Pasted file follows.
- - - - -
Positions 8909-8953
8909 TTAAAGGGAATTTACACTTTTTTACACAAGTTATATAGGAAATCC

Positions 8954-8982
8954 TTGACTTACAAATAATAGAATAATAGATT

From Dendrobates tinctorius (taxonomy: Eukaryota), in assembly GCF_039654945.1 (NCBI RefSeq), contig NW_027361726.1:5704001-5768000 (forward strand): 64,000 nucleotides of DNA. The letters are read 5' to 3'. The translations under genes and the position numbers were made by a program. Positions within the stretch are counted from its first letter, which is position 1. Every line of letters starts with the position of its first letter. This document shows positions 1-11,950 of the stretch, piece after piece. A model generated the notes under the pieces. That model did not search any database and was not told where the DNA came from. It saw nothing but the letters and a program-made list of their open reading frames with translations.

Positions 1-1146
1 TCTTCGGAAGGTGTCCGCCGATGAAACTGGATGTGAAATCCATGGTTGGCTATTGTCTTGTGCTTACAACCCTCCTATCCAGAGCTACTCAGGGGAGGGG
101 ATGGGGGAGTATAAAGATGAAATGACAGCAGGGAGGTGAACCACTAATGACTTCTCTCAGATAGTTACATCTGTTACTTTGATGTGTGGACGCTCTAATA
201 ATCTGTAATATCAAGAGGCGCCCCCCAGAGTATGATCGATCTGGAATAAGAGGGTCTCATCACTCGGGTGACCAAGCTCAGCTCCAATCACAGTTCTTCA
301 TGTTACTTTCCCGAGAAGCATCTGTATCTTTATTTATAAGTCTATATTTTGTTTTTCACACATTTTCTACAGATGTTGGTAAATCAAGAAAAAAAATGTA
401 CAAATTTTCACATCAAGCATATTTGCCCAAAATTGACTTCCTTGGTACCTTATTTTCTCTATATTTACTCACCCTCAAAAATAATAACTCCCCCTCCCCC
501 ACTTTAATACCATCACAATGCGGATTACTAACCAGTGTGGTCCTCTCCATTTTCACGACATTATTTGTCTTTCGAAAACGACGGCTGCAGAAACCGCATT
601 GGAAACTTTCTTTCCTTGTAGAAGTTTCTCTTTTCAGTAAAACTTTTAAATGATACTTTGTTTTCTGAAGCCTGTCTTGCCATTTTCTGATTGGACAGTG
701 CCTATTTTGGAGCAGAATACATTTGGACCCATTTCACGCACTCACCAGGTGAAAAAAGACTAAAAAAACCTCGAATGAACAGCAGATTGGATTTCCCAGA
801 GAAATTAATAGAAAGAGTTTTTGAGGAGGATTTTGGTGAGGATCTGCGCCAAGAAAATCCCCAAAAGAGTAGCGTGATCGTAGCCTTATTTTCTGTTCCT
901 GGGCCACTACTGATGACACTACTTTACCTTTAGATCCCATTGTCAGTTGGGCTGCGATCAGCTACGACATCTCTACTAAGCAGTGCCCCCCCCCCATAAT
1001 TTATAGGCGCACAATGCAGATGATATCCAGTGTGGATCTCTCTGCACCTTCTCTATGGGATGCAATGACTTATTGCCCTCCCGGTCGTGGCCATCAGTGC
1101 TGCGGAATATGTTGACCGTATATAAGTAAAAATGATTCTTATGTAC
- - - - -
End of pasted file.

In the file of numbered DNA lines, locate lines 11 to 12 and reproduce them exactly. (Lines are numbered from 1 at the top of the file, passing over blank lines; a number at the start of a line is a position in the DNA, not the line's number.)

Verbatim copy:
401 CAAATTTTCACATCAAGCATATTTGCCCAAAATTGACTTCCTTGGTACCTTATTTTCTCTATATTTACTCACCCTCAAAAATAATAACTCCCCCTCCCCC
501 ACTTTAATACCATCACAATGCGGATTACTAACCAGTGTGGTCCTCTCCATTTTCACGACATTATTTGTCTTTCGAAAACGACGGCTGCAGAAACCGCATT